Tuesday, September 13, 2005

NIGERIA RECALLS POLICE FROM THE CONGO AND NIGERIA FREES DETAINED RUSSIANS


Nigeria police hit by sex scandal
Nigeria is withdrawing its 120-strong police contingent serving with the UN peacekeeping mission in the Democratic Republic of Congo's capital, Kinshasa.
The UN launched an investigation into sexual harassment allegations three weeks ago and the entire unit was withdrawn from their duties.

Nigerian police spokesman Haz Iwendi said 10 officers were accused of sexually harassing local women.

"When one is contaminated, the whole bunch is contaminated," he said.
Speaking from Nigeria, he said a senior police officer had already been sent to DR Congo to bring them home.

"We have contingents in about 19 countries right now and we want to send a message to all other contingents that if one finger collects oil, the whole hand is stained," he said.
Fragile peace deal

A spokesperson in Kinshasa for the UN force, known as Monuc, said the group had only arrived in June and had primarily been there guarding UN locations in the capital.
"Since the allegations emerged on 27 August they have been confined to barracks," Rachel Eklou told the BBC News website.

Monuc has been plagued by allegations of sexual abuse, with peacekeepers and other UN staff being accused of rape and giving food or money in exchange for sex.
It is the world's largest peacekeeping operation with some 19,000 staff trying to shore up a fragile peace deal.

It has just announced that a further 800 police officers are being sent to help with elections expected next year.

Poll delay.
The UN Security Council voted for the temporary expansion to ensure the smooth running of the polls.

Elections were due before the end of June under the terms of the 2002 peace deal, but MPs backed a six-month delay.

Implementing a peace deal since the end of a five-year civil war, in which an estimated three million people were killed, has proved difficult.
The planned elections will be the first since independence from Belgium in 1960.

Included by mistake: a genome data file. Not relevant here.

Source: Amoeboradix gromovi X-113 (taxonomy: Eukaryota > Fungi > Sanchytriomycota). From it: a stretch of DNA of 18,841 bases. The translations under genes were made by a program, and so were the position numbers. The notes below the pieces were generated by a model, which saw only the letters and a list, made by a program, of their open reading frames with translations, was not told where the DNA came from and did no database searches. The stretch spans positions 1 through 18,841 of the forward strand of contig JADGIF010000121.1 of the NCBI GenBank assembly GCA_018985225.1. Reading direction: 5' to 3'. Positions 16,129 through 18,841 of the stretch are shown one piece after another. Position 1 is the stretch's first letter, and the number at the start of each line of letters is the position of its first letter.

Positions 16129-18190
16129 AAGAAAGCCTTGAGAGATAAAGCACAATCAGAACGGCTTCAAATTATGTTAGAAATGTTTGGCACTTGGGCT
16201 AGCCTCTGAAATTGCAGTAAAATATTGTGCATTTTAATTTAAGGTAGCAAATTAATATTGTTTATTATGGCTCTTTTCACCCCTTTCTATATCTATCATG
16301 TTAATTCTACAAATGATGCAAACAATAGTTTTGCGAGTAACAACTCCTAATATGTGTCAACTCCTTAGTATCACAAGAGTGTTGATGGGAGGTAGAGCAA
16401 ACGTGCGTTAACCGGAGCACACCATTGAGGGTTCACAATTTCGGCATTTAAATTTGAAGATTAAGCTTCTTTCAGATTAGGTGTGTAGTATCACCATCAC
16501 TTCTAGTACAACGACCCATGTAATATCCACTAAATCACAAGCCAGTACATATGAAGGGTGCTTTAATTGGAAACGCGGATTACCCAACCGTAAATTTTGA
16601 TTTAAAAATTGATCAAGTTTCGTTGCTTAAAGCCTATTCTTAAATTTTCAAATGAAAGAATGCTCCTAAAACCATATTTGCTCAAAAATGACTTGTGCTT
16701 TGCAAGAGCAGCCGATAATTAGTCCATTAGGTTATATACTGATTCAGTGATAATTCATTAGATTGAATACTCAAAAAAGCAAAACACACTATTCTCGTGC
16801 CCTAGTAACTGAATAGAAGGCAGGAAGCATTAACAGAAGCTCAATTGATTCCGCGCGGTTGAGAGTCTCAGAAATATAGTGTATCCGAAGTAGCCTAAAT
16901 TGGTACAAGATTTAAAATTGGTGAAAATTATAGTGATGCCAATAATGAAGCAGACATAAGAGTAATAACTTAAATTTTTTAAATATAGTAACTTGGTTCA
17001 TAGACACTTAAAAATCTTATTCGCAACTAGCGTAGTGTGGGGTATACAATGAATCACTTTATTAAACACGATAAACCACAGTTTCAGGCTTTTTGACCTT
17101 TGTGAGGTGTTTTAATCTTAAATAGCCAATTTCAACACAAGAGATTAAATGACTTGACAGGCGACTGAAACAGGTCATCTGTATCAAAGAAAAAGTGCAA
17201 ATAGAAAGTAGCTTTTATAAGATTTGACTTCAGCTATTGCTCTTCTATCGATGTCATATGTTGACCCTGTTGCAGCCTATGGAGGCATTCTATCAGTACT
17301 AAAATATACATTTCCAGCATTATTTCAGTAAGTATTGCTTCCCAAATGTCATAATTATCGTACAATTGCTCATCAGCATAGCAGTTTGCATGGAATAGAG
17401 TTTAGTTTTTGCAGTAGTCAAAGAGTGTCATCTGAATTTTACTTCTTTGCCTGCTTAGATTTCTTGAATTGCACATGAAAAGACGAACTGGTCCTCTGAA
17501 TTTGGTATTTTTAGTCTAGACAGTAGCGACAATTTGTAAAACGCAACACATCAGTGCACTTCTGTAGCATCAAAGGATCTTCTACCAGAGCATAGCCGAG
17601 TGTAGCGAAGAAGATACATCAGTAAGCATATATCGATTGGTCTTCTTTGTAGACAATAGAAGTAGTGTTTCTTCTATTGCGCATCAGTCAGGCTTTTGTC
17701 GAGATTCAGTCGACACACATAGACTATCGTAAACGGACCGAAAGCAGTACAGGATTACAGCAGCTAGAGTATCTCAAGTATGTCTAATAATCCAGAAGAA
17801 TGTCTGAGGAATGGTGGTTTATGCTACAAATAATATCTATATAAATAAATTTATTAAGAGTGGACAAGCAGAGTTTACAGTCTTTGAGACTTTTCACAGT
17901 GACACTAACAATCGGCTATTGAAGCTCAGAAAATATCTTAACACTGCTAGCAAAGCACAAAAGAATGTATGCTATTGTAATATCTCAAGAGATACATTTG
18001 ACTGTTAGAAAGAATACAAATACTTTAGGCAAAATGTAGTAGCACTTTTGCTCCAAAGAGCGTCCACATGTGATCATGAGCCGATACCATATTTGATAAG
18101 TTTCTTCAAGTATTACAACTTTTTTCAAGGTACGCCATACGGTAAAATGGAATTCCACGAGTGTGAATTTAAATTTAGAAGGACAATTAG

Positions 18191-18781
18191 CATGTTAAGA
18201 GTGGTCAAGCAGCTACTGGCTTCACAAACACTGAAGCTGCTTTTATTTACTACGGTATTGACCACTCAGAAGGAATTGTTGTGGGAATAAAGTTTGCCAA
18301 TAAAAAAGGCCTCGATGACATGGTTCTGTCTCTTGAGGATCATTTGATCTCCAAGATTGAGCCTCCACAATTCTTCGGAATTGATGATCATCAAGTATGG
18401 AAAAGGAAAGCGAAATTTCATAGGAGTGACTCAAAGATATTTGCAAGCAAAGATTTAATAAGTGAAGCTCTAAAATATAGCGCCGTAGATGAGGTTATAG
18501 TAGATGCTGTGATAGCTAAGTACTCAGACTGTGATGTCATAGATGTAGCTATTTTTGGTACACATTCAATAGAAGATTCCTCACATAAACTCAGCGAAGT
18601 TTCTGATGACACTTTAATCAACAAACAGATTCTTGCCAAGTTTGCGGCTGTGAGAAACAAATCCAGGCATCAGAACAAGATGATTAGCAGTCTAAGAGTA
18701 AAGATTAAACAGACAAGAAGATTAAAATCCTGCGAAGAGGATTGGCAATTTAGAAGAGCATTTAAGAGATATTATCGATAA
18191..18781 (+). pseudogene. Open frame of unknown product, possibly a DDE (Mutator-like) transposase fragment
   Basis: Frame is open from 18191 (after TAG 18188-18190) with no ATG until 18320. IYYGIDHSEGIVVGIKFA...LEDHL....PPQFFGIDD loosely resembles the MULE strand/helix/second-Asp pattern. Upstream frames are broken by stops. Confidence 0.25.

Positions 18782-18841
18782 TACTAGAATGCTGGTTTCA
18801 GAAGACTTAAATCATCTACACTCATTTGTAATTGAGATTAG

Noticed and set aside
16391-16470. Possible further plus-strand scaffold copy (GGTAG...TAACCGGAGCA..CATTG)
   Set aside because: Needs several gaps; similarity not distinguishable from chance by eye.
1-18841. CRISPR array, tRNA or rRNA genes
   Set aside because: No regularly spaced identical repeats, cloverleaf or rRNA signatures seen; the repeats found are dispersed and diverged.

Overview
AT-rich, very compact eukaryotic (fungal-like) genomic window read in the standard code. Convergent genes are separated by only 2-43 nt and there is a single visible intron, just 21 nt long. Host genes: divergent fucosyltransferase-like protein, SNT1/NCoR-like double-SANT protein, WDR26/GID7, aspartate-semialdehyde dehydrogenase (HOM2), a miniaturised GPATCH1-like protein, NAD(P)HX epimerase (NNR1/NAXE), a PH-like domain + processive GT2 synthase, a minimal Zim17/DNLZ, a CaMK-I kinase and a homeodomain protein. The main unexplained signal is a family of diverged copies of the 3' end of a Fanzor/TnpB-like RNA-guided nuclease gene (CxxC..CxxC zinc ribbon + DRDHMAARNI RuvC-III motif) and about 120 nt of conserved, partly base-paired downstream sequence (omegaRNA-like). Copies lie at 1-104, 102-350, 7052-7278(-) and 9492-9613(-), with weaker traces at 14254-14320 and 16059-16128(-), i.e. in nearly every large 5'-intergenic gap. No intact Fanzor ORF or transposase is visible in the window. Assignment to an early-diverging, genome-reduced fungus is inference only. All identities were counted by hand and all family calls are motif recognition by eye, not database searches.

Registration for the election is under way and an estimated 28 million Congolese will be eligible to vote.



OIL TRUCKS IN NIGERA.
Oil theft trial in Nigeria
12/09/2005 - 15:02:50

Twelve Russian sailors held in Nigeria for nearly two years on charges of stealing crude oil are expected be handed over to their embassy today, a Russian Embassy official said.

In a written order on August 4, Judge Roseline Ukeje of the federal high court in Lagos, had said the Russians – all crewmen of the Greek-owned ship MT African Pride found laden with suspected stolen oil off Nigeria’s coast – would be handed over to their embassies rather than jailed as their trial proceeded.

The embassy spokesman said the court hearing to formalize the release had begun this morning. As a condition of release, the judge had required the embassy to give written guarantees the sailors would continue to attend their trial
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2 comments:

Shola said...

I wonder in what conditions they have been held?

Are they guility or are they just being made scapegoats, with the Nigerian(s) behind the scam having gone scott free?

Orikinla Osinachi. said...

Shola,
They were guilty.
In fact two Nigerian naval officers who were implicated in the illegal bunkering were dismissed.

But, the Russian government wanted to intimidate the Nigerian government to free the Russians.